After two postponements, the sentencing hearing for Baltimore defense lawyer Kenneth W. Ravenell has been rescheduled for June 22.
Ravenell faces the possibility of a lengthy prison term at his sentencing for money laundering. Federal prosecutors are seeking eight years in prison for Ravenell, though his lawyers have asked for a term of probation with no jail time.
A jury in December found Ravenell guilty of a single count of money laundering related to claims that he “washed” nearly $2 million for a former criminal defense client who was running a major marijuana trafficking organization.
The sentencing hearing will also focus on the government’s forfeiture request in the case. Prosecutors have asked for a forfeiture judgment of $1.8 million, or the total amount that Ravenell was accused of laundering through his law firm at the time, Murphy, Falcon & Murphy.
At the trial, prosecutors alleged that Ravenell knew he was receiving drug money from his former client, Richard Byrd, and funneled it through law firm accounts so that it would appear legitimate. The government also claimed that Ravenell offered guidance to Byrd’s drug organization, including advice on how to avoid law enforcement.
Jurors found Ravenell not guilty of most charges, including narcotics and racketeering conspiracy, at the conclusion of the three-week trial.
Ravenell’s lawyers have argued the split verdict means jurors did not believe Byrd, who testified against Ravenell in hopes of receiving a reduction in his 26-year federal prison sentence. Byrd was freed from prison in February, federal records show.
The defense claims that instead, the jury found Ravenell guilty of laundering a much smaller amount of money, about $55,000, by knowingly accepting drug proceeds from an associate of Byrd’s in exchange for criminal defense work.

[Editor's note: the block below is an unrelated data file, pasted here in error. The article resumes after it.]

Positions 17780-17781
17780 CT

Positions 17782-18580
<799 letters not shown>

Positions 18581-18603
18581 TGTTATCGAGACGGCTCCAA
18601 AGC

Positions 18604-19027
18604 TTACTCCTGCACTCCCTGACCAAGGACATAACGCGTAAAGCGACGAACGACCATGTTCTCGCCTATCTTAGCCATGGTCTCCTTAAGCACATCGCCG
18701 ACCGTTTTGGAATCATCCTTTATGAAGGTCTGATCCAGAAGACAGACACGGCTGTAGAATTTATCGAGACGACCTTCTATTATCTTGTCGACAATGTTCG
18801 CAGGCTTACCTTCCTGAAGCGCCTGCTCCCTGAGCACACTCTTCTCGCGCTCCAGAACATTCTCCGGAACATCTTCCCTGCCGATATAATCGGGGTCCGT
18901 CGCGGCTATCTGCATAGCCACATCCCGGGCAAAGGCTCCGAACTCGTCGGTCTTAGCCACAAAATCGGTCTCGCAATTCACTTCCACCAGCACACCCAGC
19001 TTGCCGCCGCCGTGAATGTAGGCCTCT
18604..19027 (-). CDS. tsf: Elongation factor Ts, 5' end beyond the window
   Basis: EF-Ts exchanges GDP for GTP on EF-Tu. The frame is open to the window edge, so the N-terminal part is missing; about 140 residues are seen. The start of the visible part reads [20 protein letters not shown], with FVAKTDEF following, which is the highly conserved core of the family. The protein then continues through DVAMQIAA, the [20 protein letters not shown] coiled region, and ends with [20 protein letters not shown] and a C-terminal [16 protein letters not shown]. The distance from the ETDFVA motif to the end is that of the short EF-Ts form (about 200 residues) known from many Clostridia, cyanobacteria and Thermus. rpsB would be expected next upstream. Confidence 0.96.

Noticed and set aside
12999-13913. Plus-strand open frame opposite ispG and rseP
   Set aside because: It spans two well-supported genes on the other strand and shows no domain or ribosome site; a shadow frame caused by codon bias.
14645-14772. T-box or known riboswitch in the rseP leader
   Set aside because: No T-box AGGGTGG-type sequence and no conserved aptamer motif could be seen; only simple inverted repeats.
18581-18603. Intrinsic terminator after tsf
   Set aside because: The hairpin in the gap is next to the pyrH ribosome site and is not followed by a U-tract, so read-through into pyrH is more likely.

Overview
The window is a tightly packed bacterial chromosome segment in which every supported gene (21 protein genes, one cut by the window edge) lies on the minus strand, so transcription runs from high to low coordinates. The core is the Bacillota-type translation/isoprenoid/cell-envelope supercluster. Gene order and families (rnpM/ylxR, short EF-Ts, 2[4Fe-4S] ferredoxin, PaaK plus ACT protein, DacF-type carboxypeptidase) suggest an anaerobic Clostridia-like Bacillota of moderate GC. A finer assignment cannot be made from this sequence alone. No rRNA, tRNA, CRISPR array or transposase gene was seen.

That means that Ravenell should not be required to forfeit the $1.8 million that went through the Murphy firm, according to his lawyers.
“Here, the money allegedly subject to forfeiture was not paid to Mr. Ravenell but rather to the Murphy Firm, and, with respect to funds paid the firm for legal fees, Mr. Ravenell was entitled to only a very small percentage of said fees, generally 10%,” the defense team wrote in a recent filing.
The government disagreed: “One need not directly possess or control the funds at issue in order to conduct a money laundering transaction with them; constructive possession and control can sustain a money laundering conviction,” prosecutors wrote in response.
Ravenell also sought a new trial based in part on claims that he should not have been convicted of money laundering under a “safe harbor” provision that protects lawyers who accept illicit funds for criminal defense work. Senior U.S. District Judge Liam O’Grady rejected that request last month, setting the stage for the June 22 sentencing.